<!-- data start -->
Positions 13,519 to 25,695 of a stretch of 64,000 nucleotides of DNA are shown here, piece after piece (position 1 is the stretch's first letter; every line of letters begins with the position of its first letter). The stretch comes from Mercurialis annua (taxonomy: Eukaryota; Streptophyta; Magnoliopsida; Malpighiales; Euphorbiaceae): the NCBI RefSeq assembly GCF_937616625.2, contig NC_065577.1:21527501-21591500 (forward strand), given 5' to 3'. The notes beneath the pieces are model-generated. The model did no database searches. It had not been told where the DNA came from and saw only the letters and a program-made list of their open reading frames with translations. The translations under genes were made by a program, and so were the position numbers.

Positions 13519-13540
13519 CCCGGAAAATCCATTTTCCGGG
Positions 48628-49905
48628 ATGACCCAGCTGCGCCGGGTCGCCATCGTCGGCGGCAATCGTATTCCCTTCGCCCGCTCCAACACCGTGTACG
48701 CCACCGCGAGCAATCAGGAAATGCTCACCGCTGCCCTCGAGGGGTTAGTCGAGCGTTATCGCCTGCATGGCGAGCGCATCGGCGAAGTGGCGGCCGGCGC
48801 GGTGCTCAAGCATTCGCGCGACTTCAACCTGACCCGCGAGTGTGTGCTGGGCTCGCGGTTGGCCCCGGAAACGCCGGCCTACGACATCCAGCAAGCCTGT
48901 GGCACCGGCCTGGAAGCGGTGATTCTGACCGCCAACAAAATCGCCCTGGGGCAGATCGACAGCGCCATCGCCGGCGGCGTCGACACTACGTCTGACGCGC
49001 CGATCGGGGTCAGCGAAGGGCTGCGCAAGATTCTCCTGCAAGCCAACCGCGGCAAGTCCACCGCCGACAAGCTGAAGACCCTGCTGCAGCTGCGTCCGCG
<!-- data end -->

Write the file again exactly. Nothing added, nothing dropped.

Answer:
Positions 13,519 to 25,695 of a stretch of 64,000 nucleotides of DNA are shown here, piece after piece (position 1 is the stretch's first letter; every line of letters begins with the position of its first letter). The stretch comes from Mercurialis annua (taxonomy: Eukaryota; Streptophyta; Magnoliopsida; Malpighiales; Euphorbiaceae): the NCBI RefSeq assembly GCF_937616625.2, contig NC_065577.1:21527501-21591500 (forward strand), given 5' to 3'. The notes beneath the pieces are model-generated. The model did no database searches. It had not been told where the DNA came from and saw only the letters and a program-made list of their open reading frames with translations. The translations under genes were made by a program, and so were the position numbers.

Positions 13519-13540
13519 CCCGGAAAATCCATTTTCCGGG
Positions 48628-49905
48628 ATGACCCAGCTGCGCCGGGTCGCCATCGTCGGCGGCAATCGTATTCCCTTCGCCCGCTCCAACACCGTGTACG
48701 CCACCGCGAGCAATCAGGAAATGCTCACCGCTGCCCTCGAGGGGTTAGTCGAGCGTTATCGCCTGCATGGCGAGCGCATCGGCGAAGTGGCGGCCGGCGC
48801 GGTGCTCAAGCATTCGCGCGACTTCAACCTGACCCGCGAGTGTGTGCTGGGCTCGCGGTTGGCCCCGGAAACGCCGGCCTACGACATCCAGCAAGCCTGT
48901 GGCACCGGCCTGGAAGCGGTGATTCTGACCGCCAACAAAATCGCCCTGGGGCAGATCGACAGCGCCATCGCCGGCGGCGTCGACACTACGTCTGACGCGC
49001 CGATCGGGGTCAGCGAAGGGCTGCGCAAGATTCTCCTGCAAGCCAACCGCGGCAAGTCCACCGCCGACAAGCTGAAGACCCTGCTGCAGCTGCGTCCGCG